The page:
The early days of the Internet. The waking of the Web. We decided upon these five moments between 1966 and 1990 as being crucial to the future of the Web.
ARPANET, as it would become, was not in fact a Command and Control System that would survive a nuclear attack, but simply a military computer network for sharing data across long distances. It influenced the creation of the Internet, and was initially instigated by a $1m funding by then-ARPA director Charlie Herzfeld, to then-IPTO director Bob Taylor, a Texan.
'A Protocol for Packet Network Interconnection' was a paper published in 1974 by Vinton G Cerf and Robert E Kahn. It detailed what would eventually be called TCP/IP -- the packet-switching technology that makes the entire Internet possible. It's what gets your data from A to Z, even if most of the Internet implodes, and is possibly the most significant development in Net history.
Described as 'administrative entities', Internet pioneer Dr Jon Postel introduces the top-level domains .com, .org, .gov, .edu and .mil in one of a series of documents called Request For Comments, which were papers published by the Internet Engineering Task Force. Postel also ran and managed the Internet Assigned Numbers Authority, which was set up to coincide with the introduction of the domains.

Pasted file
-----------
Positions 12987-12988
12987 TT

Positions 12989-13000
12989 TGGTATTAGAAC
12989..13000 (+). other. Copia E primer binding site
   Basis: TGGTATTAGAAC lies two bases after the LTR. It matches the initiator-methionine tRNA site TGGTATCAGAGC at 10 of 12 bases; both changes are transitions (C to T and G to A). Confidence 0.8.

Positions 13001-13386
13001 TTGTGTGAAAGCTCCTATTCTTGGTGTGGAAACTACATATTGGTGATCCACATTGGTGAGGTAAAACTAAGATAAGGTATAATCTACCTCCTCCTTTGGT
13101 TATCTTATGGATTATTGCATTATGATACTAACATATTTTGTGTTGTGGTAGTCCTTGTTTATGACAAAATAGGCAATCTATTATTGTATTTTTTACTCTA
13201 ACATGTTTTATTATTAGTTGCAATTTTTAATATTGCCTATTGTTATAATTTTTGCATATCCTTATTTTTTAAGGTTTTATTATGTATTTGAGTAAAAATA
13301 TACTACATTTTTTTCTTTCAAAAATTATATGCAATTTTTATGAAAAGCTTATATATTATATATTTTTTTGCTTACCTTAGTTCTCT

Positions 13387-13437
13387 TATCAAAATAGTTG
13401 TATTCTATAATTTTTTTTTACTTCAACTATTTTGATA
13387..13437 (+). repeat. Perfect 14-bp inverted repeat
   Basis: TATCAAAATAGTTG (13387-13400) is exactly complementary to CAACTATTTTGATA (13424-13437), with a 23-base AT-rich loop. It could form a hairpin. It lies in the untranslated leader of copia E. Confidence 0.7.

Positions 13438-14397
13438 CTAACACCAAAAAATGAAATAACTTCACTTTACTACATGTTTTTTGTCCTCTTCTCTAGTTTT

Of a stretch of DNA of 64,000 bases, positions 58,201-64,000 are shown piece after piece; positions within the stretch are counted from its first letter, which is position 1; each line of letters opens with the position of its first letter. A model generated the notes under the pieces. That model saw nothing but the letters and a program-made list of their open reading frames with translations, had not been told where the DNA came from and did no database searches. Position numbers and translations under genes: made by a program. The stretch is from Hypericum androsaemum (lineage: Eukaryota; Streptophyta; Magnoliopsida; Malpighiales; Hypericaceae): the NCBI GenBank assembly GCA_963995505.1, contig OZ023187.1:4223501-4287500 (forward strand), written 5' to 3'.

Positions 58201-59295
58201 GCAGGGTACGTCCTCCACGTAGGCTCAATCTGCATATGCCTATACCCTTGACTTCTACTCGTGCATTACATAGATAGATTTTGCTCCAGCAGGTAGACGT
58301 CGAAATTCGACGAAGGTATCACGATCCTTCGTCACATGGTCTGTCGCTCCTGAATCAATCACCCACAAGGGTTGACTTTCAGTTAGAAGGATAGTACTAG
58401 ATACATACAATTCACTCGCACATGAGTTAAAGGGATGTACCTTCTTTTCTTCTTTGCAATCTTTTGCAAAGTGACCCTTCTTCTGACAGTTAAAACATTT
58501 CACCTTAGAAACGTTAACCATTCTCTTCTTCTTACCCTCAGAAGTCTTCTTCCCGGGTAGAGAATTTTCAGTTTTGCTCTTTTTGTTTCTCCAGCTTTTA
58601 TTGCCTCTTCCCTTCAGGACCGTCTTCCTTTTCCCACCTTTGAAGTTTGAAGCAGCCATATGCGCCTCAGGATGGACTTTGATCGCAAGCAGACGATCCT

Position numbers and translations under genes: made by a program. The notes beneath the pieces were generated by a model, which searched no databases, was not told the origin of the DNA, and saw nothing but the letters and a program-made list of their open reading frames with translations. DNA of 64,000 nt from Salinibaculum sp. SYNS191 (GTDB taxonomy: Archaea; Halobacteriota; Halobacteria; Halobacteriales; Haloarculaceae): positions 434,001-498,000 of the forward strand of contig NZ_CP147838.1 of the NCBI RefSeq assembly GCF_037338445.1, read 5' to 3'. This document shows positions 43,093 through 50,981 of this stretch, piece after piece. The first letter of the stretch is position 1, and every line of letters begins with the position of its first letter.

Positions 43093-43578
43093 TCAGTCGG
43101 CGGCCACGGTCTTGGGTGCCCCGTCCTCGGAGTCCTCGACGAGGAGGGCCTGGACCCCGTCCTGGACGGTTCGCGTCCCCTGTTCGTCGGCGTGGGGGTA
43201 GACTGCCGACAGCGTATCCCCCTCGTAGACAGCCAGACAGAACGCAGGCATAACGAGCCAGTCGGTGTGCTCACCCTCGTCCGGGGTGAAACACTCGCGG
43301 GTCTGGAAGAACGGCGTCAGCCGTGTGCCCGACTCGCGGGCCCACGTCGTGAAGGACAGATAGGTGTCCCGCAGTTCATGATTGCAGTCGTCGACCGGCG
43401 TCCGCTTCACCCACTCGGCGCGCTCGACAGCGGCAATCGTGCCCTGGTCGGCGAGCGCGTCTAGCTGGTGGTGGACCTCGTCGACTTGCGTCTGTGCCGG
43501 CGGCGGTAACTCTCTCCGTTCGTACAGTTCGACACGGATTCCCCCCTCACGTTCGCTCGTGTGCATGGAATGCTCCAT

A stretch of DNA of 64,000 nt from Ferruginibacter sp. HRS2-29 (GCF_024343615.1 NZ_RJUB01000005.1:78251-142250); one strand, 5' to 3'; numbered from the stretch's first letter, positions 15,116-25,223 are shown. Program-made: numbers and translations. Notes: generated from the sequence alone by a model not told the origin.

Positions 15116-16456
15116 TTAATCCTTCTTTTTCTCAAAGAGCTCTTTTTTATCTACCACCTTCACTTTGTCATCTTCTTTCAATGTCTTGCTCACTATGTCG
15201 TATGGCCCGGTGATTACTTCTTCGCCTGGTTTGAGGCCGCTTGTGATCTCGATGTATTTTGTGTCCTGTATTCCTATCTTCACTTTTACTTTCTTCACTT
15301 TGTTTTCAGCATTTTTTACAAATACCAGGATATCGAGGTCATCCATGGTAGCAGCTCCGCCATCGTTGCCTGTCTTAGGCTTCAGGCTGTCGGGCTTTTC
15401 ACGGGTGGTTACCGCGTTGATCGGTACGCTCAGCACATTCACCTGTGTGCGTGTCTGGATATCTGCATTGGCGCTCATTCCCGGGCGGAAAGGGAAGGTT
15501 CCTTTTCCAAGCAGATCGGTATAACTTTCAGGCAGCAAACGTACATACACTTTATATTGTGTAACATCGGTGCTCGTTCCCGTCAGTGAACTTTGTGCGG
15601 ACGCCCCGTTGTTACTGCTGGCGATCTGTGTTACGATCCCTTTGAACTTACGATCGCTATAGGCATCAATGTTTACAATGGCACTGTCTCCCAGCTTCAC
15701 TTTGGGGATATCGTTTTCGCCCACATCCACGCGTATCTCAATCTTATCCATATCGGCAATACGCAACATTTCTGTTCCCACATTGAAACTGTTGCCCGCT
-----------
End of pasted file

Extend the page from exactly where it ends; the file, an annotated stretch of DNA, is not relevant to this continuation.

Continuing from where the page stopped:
After reading in a 1984 magazine article about an efficient lossless compression algorithm called LMZ, CompuServe developers released the GIF image, not knowing the algorithm had a patent pending. The Graphics Interchange Format became insanely popular for its efficiency, and years later transformed the Web into full colour. In 1986, Unisys successfully patented the LZW algorithm, but did nothing to stop CompuServe. A few years later, the two companies banded together and decreed developers must pay to use the format. Unhappy developers revolted.
British CERN employee Tim Berners-Lee saw that the European Organisation for Nuclear Research needed a more efficient way for scientists to share information, much like ARPA. And just like that, the World Wide Web began as a rudimentary experiment with hypertext. The final project proposal to CERN in 1990, entitled WorldWideWeb: Proposal for the HyperText Project, was Berners-Lee's way of saying, "Hello. I'd like to invent the Web."